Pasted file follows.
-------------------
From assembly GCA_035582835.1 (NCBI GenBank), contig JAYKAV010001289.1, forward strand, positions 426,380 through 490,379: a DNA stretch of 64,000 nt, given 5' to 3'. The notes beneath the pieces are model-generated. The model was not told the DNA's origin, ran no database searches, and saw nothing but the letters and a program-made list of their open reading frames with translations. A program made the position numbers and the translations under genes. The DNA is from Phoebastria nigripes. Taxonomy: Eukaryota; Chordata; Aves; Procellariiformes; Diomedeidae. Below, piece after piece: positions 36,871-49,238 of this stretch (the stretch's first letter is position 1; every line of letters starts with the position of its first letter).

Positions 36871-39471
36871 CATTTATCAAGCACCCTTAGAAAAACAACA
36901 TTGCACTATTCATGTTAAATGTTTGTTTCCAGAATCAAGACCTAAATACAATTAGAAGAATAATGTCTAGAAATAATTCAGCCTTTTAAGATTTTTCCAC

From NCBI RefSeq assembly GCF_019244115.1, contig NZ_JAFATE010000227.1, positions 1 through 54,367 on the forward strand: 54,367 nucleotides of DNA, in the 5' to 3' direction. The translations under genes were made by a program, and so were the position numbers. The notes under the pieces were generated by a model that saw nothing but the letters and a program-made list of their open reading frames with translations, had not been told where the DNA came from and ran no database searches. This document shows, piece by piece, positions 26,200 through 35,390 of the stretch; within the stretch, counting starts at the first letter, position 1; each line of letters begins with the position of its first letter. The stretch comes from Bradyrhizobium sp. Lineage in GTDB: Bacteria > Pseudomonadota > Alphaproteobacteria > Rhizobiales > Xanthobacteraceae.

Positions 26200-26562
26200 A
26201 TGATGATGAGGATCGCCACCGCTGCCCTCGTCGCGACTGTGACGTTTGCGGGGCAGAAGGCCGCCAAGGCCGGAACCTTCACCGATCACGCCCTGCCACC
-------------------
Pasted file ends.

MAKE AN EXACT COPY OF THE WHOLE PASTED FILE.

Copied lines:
From assembly GCA_035582835.1 (NCBI GenBank), contig JAYKAV010001289.1, forward strand, positions 426,380 through 490,379: a DNA stretch of 64,000 nt, given 5' to 3'. The notes beneath the pieces are model-generated. The model was not told the DNA's origin, ran no database searches, and saw nothing but the letters and a program-made list of their open reading frames with translations. A program made the position numbers and the translations under genes. The DNA is from Phoebastria nigripes. Taxonomy: Eukaryota; Chordata; Aves; Procellariiformes; Diomedeidae. Below, piece after piece: positions 36,871-49,238 of this stretch (the stretch's first letter is position 1; every line of letters starts with the position of its first letter).

Positions 36871-39471
36871 CATTTATCAAGCACCCTTAGAAAAACAACA
36901 TTGCACTATTCATGTTAAATGTTTGTTTCCAGAATCAAGACCTAAATACAATTAGAAGAATAATGTCTAGAAATAATTCAGCCTTTTAAGATTTTTCCAC

From NCBI RefSeq assembly GCF_019244115.1, contig NZ_JAFATE010000227.1, positions 1 through 54,367 on the forward strand: 54,367 nucleotides of DNA, in the 5' to 3' direction. The translations under genes were made by a program, and so were the position numbers. The notes under the pieces were generated by a model that saw nothing but the letters and a program-made list of their open reading frames with translations, had not been told where the DNA came from and ran no database searches. This document shows, piece by piece, positions 26,200 through 35,390 of the stretch; within the stretch, counting starts at the first letter, position 1; each line of letters begins with the position of its first letter. The stretch comes from Bradyrhizobium sp. Lineage in GTDB: Bacteria > Pseudomonadota > Alphaproteobacteria > Rhizobiales > Xanthobacteraceae.

Positions 26200-26562
26200 A
26201 TGATGATGAGGATCGCCACCGCTGCCCTCGTCGCGACTGTGACGTTTGCGGGGCAGAAGGCCGCCAAGGCCGGAACCTTCACCGATCACGCCCTGCCACC